Got swine flu? Don't go to casualty
The huge increase in cases of H1N1 swine flu in the west Midlands has led to a sudden rush of the "worried well" to casualty.
The Heart of England NHS Trust, which runs three big hospitals, says it has had to set up sectioned-off areas in casualty to deal with people who fear they have the H1N1 virus.
At Heartlands Hospital in Birmingham, up to 100 extra people a day are turning up at casualty, which is something like a 25% increase as compared to usual.
The hospital is having to tie up medical staff to assess the influx of supposed swine flu cases. Anyone who does not have a fever - a temperature of over 38 degrees - plus two other symptoms (such as cough, headache or diarrhoea) is being sent home.
Many simply have a cough, a cold, or are feeling a bit "under the weather".
For a minority with obvious symptoms of the virus, the staff performs swab tests, and then sends those patients home as well. Dr Tony Bleetman, a consultant in the emergency department, says that if you do have the virus, you shouldn't be going to hospital, where you may spread the disease:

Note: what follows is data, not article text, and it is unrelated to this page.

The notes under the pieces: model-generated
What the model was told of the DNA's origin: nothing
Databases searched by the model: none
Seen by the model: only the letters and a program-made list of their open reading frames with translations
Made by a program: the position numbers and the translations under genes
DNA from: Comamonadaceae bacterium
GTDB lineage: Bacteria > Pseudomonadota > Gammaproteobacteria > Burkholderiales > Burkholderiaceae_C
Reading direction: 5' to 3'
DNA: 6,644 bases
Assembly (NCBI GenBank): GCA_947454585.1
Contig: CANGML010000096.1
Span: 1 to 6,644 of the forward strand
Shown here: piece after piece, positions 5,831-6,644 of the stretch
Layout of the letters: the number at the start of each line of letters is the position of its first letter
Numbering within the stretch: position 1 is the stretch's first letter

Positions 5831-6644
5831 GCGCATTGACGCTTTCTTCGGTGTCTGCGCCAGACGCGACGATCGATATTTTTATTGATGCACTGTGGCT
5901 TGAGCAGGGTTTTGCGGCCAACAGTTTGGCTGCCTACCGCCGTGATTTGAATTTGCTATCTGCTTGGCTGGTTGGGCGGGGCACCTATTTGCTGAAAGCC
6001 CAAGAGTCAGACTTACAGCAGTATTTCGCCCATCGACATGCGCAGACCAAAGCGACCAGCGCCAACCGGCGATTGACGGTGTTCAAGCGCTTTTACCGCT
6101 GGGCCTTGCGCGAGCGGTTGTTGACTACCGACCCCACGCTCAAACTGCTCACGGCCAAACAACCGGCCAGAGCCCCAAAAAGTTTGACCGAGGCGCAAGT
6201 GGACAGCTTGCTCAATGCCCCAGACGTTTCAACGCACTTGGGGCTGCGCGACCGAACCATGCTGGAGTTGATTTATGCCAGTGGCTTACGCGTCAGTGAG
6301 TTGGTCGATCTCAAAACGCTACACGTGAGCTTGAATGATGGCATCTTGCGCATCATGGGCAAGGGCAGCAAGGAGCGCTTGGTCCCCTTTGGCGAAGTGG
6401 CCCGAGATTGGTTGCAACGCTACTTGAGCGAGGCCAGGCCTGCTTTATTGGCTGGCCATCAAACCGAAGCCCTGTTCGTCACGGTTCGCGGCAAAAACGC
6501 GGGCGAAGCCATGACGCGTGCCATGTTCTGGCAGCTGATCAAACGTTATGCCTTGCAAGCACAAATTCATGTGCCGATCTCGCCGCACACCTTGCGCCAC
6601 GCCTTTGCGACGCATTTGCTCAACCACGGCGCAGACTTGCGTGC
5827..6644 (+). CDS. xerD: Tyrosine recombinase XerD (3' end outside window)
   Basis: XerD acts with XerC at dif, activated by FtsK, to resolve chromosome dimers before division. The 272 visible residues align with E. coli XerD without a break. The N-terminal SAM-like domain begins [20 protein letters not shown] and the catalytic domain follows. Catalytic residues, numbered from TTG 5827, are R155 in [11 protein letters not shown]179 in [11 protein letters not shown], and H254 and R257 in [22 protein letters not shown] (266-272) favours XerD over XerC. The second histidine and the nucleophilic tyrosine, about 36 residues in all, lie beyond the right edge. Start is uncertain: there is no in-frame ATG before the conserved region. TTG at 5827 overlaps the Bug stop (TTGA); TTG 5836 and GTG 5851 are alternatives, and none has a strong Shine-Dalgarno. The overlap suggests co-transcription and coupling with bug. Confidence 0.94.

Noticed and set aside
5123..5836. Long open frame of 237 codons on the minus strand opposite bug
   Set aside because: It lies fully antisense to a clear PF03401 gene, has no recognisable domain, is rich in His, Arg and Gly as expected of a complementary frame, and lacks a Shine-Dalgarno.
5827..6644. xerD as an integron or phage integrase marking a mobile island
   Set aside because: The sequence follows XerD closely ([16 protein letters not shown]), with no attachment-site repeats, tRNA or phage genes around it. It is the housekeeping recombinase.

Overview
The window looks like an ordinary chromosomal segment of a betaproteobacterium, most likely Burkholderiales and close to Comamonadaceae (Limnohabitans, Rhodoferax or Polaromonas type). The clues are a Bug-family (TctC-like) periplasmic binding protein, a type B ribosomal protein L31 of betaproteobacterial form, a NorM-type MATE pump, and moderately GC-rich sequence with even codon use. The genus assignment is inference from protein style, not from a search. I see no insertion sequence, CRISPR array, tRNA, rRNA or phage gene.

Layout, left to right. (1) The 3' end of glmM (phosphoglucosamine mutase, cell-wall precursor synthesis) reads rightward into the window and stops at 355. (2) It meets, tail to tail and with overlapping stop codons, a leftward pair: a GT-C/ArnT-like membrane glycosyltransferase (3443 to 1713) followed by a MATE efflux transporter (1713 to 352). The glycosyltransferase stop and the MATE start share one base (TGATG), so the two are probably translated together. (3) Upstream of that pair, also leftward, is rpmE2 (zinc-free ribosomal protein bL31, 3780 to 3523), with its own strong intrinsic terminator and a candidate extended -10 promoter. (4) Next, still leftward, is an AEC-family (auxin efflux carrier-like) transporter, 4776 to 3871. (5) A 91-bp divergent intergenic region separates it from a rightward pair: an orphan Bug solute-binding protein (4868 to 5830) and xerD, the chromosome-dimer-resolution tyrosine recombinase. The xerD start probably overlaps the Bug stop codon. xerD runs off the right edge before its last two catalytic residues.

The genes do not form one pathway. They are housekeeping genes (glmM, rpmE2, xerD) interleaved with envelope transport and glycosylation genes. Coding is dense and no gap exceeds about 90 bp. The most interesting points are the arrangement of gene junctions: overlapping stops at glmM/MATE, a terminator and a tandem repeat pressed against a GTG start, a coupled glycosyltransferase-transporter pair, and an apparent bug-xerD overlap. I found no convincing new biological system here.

"Even if they have swine flu, it's mostly behaving like the common cold and we wouldn't expect people to come to hospital with that."
If you have concerns, the advice is to contact NHS Direct. But Dr Bleetman says that many of those turning up have done that:
"The problem is that significant numbers are being sent to us after consultation with NHS Direct and we think that NHS Direct are too quick to send people to hospital."
The problem began last week as the number of cases in the west Midlands began to soar. The Trust has appealed to "swine flu locals" (as they phrase it) to stay away.
I've mentioned the problem of the worried-well before. It is a real concern of the WHO that the anxious should not clog up hospital emergency rooms during a pandemic. Imagine if what's happening in the west Midlands gets repeated at hospitals across the UK as the virus spreads.
What's interesting is that the worried well have not been a problem in Scotland, where there was a peak in swine flu cases a few weeks ago. The Greater Glasgow and Clyde NHS which covers a region of two dozen hospitals, told me that they had not noticed any sudden influx at casualty. Bear in mind that Scotland has had the only death from swine flu.
Maybe the public health messages have been more effective there. Or perhaps there are simply more "worried well" (or, as harsher observers term them, hypochondriacs) south of the border. Discuss.